Hazar Haidar and Lise Lamothe
Research Institute of Public Health, University of Montreal, Montreal, Canada
Newborn screening (NBS) program is a public health program aiming at the detection of genetic and metabolic diseases in newborns in order to allow an early intervention and treatment preventing therefore death or disability associated to the screened diseases.
This task has depended on the introduction of NBS technologies such as tandem mass spectrometry (MS/MS) that screens simultaneously for multiple disorders based on a small amount of blood. Recently, a new advancement known by Whole Genome Sequencing (WGS) was introduced expanding thus the scope of conditions that may be detected through the complete genetic sequence of the newborn.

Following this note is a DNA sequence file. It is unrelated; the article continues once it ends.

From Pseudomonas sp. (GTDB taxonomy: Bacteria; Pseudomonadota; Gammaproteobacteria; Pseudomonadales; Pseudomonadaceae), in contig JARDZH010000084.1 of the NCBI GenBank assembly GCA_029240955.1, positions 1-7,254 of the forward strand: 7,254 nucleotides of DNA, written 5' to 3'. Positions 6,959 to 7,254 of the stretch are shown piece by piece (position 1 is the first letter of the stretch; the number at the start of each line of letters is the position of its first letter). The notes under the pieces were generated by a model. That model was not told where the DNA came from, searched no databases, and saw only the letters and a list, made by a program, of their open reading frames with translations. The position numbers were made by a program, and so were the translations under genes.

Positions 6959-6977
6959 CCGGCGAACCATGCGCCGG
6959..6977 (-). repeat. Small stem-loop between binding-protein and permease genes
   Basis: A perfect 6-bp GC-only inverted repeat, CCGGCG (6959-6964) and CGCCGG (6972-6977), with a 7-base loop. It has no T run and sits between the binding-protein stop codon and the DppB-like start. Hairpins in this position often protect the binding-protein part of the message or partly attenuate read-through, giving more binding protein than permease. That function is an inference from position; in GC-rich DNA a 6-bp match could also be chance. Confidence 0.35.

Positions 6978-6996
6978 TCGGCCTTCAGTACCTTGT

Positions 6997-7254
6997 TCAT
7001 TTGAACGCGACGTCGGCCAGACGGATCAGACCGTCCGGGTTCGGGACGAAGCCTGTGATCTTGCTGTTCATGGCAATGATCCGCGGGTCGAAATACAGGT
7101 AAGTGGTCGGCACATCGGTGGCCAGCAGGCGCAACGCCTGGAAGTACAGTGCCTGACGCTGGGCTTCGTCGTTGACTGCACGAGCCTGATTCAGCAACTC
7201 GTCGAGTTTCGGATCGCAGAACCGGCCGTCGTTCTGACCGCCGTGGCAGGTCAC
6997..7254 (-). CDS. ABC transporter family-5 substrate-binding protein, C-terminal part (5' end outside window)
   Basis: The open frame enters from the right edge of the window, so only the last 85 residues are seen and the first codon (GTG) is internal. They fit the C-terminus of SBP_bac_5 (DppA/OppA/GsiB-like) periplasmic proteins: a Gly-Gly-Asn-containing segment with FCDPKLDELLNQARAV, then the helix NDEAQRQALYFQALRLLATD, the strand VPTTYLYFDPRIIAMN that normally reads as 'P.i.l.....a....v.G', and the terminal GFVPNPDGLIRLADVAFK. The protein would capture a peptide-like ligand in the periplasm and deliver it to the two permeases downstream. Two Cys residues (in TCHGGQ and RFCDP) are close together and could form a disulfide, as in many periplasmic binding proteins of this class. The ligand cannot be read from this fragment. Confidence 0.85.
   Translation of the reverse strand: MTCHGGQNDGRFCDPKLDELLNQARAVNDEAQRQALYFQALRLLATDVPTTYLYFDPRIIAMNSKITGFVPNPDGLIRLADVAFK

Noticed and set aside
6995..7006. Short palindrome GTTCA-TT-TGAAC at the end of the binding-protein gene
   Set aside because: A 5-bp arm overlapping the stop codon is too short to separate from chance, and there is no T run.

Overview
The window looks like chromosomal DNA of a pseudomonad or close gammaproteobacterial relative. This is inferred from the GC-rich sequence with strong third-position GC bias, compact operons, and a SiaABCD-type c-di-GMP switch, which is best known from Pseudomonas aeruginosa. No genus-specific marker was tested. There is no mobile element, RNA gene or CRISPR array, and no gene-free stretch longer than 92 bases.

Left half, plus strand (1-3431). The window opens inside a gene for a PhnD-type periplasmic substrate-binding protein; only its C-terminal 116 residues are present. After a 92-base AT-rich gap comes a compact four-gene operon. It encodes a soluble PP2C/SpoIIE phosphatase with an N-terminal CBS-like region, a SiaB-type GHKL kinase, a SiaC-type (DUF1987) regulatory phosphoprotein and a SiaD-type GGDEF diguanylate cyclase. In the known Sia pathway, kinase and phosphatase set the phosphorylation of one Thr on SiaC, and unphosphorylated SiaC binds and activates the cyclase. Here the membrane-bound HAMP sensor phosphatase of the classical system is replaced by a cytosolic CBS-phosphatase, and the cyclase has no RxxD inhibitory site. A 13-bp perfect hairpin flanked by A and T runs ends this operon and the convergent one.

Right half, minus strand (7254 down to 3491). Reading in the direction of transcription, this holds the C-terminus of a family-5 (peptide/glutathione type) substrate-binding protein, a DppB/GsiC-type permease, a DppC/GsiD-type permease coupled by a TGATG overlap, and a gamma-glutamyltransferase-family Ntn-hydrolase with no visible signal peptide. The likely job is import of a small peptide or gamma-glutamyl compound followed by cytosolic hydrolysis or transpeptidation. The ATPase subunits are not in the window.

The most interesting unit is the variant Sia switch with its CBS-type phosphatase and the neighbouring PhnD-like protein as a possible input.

The implementation of these technologies however raises ethical, social and organizational implications. Among others, there are ethical issues related to the ‘therapeutic gap’ created when a disorder is detected before an effective treatment is available and therefore the communication of such information to the parents. Moreover, organisational and social implications are raised concerning cost and healthcare system resources.
In order to highlight these issues, we conducted semi-structured interviews with ten couples at Sainte-Justine Hospital in Montreal to evaluate parents’ knoweldge and degree of consent related to the NBS in Quebec as well as their opinions regarding WGS.
Our presentation will provide preliminary information for health professionals on the views and preferences of parents and also for researchers wishing to broaden the scope of this study in order to prepare the ground for a possible and appropriate implementation of NBS by WGS.